Photographic sensitive materials

A photographic sensitive material comprising a support having thereon at least one photographic emulsion layer, wherein at least one surface layer of the photographic sensitive material contains an alkylpolysiloxane having in the side chain thereof a polyoxyethylene chain, said alkylpolysiloxane being represented by the following general formula (I): ##STR1## in which R represents an aliphatic group or aryl group, R' represents a hydrogen atom, an aliphatic group or an aryl group R" represents an alkyl group or alkoxyalkyl group, A represents divalent residue of an aliphatic hydrocarbon, n represents 0 or an integer of 1 to 12, p represents a value of 0 to 50, q represents a value of 2 to 50, x represents a value of 0 to 100, y represents a value of 1 to 50, z represents a value of 0 to 100 and x + y + z represents a value of 5 to 250.

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Description

BACKGROUND OF THE INVENTION

1. FIELD OF THE INVENTION

This invention relates to photographic sensitive materials of improved photographic characteristics (for example, reduced fog). Particularly, it relates to color photographic sensitive materials in which abnormal coloration of a silver halide photographic emulsion layer is inhibited by incorporating into the surface layer thereof a polysiloxane containing a polyoxyalkylene chain in its side chain.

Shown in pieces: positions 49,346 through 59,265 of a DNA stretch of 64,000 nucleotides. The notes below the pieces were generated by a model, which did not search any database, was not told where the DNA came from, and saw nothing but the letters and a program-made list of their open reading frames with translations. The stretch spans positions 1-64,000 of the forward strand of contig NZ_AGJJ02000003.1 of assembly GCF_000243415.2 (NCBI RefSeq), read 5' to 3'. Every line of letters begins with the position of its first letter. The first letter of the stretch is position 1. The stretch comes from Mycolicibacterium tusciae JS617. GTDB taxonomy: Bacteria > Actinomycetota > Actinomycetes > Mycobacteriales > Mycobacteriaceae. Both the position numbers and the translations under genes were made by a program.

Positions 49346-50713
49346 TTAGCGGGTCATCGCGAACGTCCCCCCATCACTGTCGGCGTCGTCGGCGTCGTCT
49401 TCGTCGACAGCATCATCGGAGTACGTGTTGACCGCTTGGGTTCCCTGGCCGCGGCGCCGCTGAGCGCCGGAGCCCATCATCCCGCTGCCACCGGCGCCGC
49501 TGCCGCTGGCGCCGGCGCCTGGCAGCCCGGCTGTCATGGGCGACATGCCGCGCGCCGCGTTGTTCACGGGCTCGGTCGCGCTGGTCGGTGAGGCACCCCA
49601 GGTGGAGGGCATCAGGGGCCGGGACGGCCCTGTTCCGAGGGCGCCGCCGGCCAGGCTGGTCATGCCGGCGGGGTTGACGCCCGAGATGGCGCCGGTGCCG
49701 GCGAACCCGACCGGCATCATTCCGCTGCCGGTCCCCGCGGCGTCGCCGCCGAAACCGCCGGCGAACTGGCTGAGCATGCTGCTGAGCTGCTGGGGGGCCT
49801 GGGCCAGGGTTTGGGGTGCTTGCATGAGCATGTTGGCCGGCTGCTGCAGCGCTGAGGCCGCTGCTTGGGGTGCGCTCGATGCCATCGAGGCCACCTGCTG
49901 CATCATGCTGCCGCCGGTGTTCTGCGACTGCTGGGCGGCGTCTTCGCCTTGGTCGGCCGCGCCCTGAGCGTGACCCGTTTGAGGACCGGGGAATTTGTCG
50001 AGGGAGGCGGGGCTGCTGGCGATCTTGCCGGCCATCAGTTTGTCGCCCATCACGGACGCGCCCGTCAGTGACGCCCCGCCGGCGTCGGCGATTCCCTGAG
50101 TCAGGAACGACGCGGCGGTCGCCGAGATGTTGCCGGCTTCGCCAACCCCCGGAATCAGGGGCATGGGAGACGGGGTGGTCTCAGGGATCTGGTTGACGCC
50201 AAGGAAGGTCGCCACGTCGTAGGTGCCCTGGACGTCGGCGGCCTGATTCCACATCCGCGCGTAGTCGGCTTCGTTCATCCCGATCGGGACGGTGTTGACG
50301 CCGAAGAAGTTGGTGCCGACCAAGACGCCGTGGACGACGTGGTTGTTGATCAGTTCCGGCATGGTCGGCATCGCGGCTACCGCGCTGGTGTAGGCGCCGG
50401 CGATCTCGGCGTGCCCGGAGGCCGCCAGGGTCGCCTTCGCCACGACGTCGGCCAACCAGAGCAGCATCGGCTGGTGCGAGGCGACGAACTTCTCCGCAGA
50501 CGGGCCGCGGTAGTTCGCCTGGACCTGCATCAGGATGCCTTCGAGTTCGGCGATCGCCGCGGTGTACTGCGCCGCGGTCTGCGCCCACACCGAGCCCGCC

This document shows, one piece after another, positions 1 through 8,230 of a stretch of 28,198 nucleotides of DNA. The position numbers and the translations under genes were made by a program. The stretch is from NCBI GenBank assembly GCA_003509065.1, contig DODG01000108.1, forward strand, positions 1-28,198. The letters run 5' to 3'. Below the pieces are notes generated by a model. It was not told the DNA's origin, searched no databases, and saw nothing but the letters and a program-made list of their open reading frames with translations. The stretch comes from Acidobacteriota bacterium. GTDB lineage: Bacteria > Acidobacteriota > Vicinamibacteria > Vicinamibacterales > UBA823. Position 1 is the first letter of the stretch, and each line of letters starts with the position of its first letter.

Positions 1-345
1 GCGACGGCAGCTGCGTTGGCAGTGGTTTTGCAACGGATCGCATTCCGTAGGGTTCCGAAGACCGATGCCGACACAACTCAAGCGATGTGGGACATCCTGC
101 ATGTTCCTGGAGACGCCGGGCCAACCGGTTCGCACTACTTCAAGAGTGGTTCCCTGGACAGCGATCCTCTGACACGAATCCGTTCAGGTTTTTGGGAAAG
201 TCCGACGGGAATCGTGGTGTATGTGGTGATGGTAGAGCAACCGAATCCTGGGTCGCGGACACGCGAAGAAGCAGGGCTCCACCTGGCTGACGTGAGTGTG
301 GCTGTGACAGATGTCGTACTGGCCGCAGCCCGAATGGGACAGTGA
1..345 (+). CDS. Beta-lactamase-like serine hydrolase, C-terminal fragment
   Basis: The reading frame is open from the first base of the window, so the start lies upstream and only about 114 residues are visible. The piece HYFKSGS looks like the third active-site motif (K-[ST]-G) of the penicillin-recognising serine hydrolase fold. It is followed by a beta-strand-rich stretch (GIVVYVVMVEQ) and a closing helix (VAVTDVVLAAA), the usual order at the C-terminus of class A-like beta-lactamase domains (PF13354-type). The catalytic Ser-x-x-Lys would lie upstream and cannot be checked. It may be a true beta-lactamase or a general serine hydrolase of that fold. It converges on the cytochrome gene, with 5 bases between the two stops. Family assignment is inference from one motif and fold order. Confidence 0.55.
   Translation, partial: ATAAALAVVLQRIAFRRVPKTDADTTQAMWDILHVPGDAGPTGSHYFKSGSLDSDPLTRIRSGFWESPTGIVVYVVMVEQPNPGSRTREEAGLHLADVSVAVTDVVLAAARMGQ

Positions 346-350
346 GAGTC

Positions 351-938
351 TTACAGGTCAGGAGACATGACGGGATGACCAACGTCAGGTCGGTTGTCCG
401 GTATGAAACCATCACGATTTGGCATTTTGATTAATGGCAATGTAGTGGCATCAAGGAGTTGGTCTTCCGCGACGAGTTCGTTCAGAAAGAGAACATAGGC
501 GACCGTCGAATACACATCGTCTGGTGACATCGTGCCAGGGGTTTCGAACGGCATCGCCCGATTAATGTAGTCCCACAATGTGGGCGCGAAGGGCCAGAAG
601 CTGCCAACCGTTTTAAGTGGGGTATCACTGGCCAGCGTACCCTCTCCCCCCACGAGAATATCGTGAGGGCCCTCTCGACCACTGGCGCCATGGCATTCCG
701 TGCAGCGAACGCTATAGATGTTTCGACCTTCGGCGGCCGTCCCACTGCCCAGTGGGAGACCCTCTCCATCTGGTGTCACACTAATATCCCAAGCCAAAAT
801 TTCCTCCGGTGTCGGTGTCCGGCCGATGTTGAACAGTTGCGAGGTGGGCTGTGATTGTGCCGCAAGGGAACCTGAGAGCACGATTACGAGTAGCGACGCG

2. DESCRIPTION OF THE PRIOR ART

In photographic sensitive materials, one side or both sides of a support are coated directly or via a subbing layer with a sensitive photographic emulsion layer, and, if desired, further other layers such as an intermediate layer, protective layer, filter layer, antistatic layer and the like can be provided. As the support, .alpha.-polyolefin films such as polyethylene films, polystyrene films, cellulose ester films such as cellulose acetate films and cellulose nitrate films, polyester films such as polyethylene terephthalate films, paper or paper sheets coated with such film materials are used. Though in direct X-ray films both sides of the support are coated with a photographic emulsion, in most photographic sensitive materials only one side of the support is coated with a photographic emulsion. Accordingly, in the latter case there remains a side not coated with a photographic emulsion, that is, the surface of the support which is called the "back face" in this art.